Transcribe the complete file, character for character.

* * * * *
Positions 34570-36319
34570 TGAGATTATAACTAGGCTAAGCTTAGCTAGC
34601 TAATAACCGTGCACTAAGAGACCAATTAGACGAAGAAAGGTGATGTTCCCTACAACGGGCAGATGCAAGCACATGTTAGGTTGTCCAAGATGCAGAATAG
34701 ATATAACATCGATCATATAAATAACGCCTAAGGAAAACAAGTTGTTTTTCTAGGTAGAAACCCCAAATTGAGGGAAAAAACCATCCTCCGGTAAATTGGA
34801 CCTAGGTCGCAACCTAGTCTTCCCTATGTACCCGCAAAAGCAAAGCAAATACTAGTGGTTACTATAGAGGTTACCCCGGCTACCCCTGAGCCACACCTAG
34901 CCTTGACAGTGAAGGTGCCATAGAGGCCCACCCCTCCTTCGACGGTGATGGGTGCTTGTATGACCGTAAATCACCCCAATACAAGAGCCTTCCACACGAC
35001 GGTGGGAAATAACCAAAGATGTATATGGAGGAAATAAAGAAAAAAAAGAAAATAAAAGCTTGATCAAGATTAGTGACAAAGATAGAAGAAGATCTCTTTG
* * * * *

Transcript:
Positions 34570-36319
34570 TGAGATTATAACTAGGCTAAGCTTAGCTAGC
34601 TAATAACCGTGCACTAAGAGACCAATTAGACGAAGAAAGGTGATGTTCCCTACAACGGGCAGATGCAAGCACATGTTAGGTTGTCCAAGATGCAGAATAG
34701 ATATAACATCGATCATATAAATAACGCCTAAGGAAAACAAGTTGTTTTTCTAGGTAGAAACCCCAAATTGAGGGAAAAAACCATCCTCCGGTAAATTGGA
34801 CCTAGGTCGCAACCTAGTCTTCCCTATGTACCCGCAAAAGCAAAGCAAATACTAGTGGTTACTATAGAGGTTACCCCGGCTACCCCTGAGCCACACCTAG
34901 CCTTGACAGTGAAGGTGCCATAGAGGCCCACCCCTCCTTCGACGGTGATGGGTGCTTGTATGACCGTAAATCACCCCAATACAAGAGCCTTCCACACGAC
35001 GGTGGGAAATAACCAAAGATGTATATGGAGGAAATAAAGAAAAAAAAGAAAATAAAAGCTTGATCAAGATTAGTGACAAAGATAGAAGAAGATCTCTTTG